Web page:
The Impact Of Reality Television On Teenagers
Even though reality television exploded in the 2000s, it is still currently the most popular genre of all programs. In our society, younger viewers such as teenagers are exposed to a lot of graphic content. Some of this content includes inappropriate language, sexual activity, drugs and much more. Teenagers have made it a habit to watch reality television and this leads to a lot of negative impacts, the most common negative influences on teens from watching reality television include a lack of focus on what is happening in the real world and low self-esteem.
Teenagers typically see reality television programs as favourable, inspiring and uplifting. Reality programs give them optimism that hopefully one day their lives could be the same as the people they watch. School consultant and clinical psychologist Dr. Adair contends that “Reality television plays a huge part in our culture where teenagers suggest what matters most is fame.” Not only do teenagers want fame, but they also dream about living life in luxury and glamour and reality television allows them to have a glimpse of what their lives could be, rather than inspiring them to see what they have already. Due to teenagers’ still growing and learning ethics and morals, they are open to induce habits and beliefs from television rather than in real life. This means a lot of teenagers today learn different principles then what expected for an average teenager in the older years perhaps their parents grew up in, there has been a vast difference in values over the years due to reality television and this impacts teenager’s social skills dramatically.
There is a massive impact on teenager’s belief systems due to reality television, it exposes viewers to lose sight of the real world and what is truly important. The assistant professor of communication at Boston University, Dr. Tsay-Vogel suggested that ‘The division between fact and fantasy is blurred…heavy exposure to reality TV affects peoples’ realities in the real world.’ Reality television is so widespread, so it is a lot easier for teens to become addicted or obsessed with the different shows and programs available to watch. The average amount of time teenagers watch reality television is around 28 hours a week, this means that in a period of one year there are around 15,000 hours wasted on watching reality television, this is more hours than an average teenager would go to school. An investigation executed by the Girl Scout Research Institute had found that reality television has a massive effect on specifically female teenagers. Reality television impacts the way young girls value themselves and their view on real-life occurrences. Ideally, reality television highlights women idealizing physical appearance and attractiveness which gives the overall impression that a woman is purely valued for their looks.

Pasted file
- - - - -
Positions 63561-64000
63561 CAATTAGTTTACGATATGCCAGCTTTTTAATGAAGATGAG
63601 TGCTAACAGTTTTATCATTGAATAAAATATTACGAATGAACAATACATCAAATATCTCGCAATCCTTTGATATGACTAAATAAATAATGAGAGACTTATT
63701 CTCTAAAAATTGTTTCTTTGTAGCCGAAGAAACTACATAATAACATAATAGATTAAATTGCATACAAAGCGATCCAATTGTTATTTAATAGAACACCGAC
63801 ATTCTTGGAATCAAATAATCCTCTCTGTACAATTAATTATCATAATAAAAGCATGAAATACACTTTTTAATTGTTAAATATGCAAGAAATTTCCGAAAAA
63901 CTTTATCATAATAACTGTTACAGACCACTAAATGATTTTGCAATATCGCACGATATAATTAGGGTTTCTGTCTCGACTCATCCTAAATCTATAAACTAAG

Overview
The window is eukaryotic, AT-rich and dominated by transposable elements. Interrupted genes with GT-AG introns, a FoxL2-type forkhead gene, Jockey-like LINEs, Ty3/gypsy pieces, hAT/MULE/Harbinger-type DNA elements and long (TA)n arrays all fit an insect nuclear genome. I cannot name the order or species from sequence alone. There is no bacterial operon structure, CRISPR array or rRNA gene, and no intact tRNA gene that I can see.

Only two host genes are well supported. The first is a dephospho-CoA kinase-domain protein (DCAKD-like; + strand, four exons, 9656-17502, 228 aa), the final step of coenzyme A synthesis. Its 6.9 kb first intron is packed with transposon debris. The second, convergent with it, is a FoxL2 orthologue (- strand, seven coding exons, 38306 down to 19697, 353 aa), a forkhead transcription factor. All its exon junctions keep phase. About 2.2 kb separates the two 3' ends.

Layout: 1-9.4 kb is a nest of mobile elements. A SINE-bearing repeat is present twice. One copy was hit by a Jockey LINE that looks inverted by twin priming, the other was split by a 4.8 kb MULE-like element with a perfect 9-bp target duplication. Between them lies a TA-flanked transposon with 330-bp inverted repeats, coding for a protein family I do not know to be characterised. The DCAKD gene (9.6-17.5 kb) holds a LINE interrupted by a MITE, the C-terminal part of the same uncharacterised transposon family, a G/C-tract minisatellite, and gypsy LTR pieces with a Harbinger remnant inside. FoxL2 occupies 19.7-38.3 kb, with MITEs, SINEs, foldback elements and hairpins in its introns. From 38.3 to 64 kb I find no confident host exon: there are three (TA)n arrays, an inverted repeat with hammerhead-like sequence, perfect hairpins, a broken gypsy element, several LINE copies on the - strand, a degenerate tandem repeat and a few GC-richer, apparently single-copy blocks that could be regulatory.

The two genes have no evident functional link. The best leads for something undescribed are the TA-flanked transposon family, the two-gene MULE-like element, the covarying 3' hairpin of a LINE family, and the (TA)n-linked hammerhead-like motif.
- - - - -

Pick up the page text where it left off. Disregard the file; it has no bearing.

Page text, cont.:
It is a natural tendency to relate yourself to other people, reality television showcases stunning and very attractive women so generally the younger female viewers compare themselves to the ideal standards of beauty shown within reality television. This idealisation of beauty that reality television displays provides teenagers with a twisted sense of what every female should look and be like. The idealisation of beauty enforces very high social standards for female teenagers because they want to look good in social situations. Reality television teaches teens that they are not truly beautiful unless they look like the people on the television. Due to the expectations of appearances that teenagers are meant to meet, they are most likely to have lower self-esteem and have a lot more insecurities, this reveals that reality television is a serious cause of mental illness. The Lewis and Clark College communications professor and American University communications assistant professor, Peter Christenson and Maria Ivancin express ‘Concern that the obsession with being physically attractive and sexually desirable as portrayed on television may contribute to the rise in eating disorders among young girls.’
In general, it is apparent that reality television programs are affecting teenagers in a negative manner, reality television shows promote inappropriate behaviour in teenagers. Reality television indorses early sexual activity, dysfunctional relationships, shallow personalities, bullying, and drug or substance abuse. Reality television is a hazard to teens growing minds and impacts them a great deal.
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